Jordan Mechner: The Man Who Would Be Prince

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Jordan Mechner: The Man Who Would Be PrinceJordan Mechner is a very busy man. In fact, after more than 25 years in the entertainment industry, 2010 is by far his busiest year to date. In a few weeks, the Prince Of Persia franchise will celebrate its 21st year of existence with the launch of The Forgotten Sands, its eighth major console release. That will roughly coincide with a $150 million film adaptation of 2003’s brilliant The Sands Of Time, for which Mechner will receive the main screenwriting credit – a first for the games industry.

For most people, either of those considerable achievements would be wholly fulfilling, yet Mechner continues to disperse his efforts across a number of ancillary projects. Right now, his career seems poised to reach new heights of success, but Mechner has worked tirelessly since his teens for this moment. Whatever good fortune the next few months bring, it will have been a long time coming.

“When I was a kid, I dreamed of being a writer, animator or filmmaker,” Mechner told us during a brief stop on his whirlwind publicity tour for The Forgotten Sands. “When I got my first Apple II computer I saw this technology as a way to create games that were also stories, that would draw the player into an imaginary world with human characters.”

Much like the pioneers currently exploring the potential of Apple’s emergent platforms, Mechner took the initiative with an emerging technology that most people were still trying to assimilate. “I was impressed by early games like Breakout and Apple Invaders, which were just as addictive as the games in the local coin-op arcade. I poured my energy into learning to create my own games.”

If he were starting out today, Mechner would be able to attend a special school dedicated to teaching game design, and license off-the-shelf engines like Unreal or Source to turn his ideas into reality. Creating games in the Eighties was considerably different. “The hardest part was getting information about how to program,” he says. “There weren’t any books or courses about programming for the general public, and of course no internet, so I had to learn by trading tips with my friends, who didn’t know any more than I did. Also, we didn’t have software tools or applications to create graphics or animation, so I had to make the tools in addition to making the game.”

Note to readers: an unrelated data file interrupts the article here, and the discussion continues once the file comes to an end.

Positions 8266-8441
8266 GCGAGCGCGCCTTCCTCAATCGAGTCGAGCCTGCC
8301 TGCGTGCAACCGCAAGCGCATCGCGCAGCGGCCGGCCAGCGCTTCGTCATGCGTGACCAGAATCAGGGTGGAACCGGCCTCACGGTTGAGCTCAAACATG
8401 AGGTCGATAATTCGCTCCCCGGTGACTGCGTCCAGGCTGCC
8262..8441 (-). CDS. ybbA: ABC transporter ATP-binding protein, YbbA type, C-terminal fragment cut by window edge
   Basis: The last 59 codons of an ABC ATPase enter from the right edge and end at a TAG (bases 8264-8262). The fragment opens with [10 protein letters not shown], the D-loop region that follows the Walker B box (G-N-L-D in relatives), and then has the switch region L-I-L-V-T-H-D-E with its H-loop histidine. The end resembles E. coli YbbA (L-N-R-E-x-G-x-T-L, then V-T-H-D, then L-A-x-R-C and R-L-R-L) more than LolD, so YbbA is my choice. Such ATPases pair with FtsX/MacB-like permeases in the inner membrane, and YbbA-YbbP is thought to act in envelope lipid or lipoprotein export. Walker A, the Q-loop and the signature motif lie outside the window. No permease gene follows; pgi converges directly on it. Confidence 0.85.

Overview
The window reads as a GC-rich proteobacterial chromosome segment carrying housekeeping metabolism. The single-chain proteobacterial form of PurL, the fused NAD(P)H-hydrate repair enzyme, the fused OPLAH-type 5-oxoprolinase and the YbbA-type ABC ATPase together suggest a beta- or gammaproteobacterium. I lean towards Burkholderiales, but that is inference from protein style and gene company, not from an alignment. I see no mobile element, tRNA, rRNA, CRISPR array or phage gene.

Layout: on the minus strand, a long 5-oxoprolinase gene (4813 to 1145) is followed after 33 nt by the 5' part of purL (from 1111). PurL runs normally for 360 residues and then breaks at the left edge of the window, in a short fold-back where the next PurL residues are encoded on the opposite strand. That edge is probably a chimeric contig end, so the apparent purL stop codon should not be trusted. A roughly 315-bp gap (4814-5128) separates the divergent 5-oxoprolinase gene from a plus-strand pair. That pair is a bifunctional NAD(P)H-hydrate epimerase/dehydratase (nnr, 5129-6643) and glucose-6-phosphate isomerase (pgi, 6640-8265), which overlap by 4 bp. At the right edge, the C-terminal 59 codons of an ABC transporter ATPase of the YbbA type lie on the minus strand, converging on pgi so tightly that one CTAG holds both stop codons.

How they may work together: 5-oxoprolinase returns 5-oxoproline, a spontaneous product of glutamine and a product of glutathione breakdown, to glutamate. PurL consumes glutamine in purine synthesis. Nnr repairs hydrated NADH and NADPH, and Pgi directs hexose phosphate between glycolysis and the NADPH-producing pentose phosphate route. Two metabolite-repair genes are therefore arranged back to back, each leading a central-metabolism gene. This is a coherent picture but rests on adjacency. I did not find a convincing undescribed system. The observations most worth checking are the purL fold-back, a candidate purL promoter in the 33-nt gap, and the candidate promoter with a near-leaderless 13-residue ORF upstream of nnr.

Mechner recalls sacrificing his academic career at the prestigious Yale University in favour of fulfilling his ambitions as a game designer. “At that time it was pretty much a novelty to even have a computer,” he recalls. “Most college students had Smith-Corona portable typewriters. Videogames were something you dropped quarters into, to kill time. My first three years at Yale, I got terrible grades because I was working harder at making Apple II games than I was on my classes… like, by a factor of ten. I don’t think even my friends suspected how little work I was actually doing to get by. It’s a miracle I didn’t get kicked out… All through [Yale] I was obsessed with getting my first game published. I’d look at the ads and the bestseller lists and daydream about the day I’d have a game there. I spent three years making games that ‘almost’ got published, before Brøderbund finally took Karateka.”

Mechner was taking a class on the history of cinema, and became fascinated with some of the techniques used in early silent films – rotoscoping, cross-cutting, tracking shots. He wanted to use the class as a source of inspiration for a game, and bring cinematic techniques to the Apple II. “My goal was to create a game that was visually sophisticated, yet so easy to play that even a non-gamer could immediately grasp the story, pick up the joystick and become addicted.”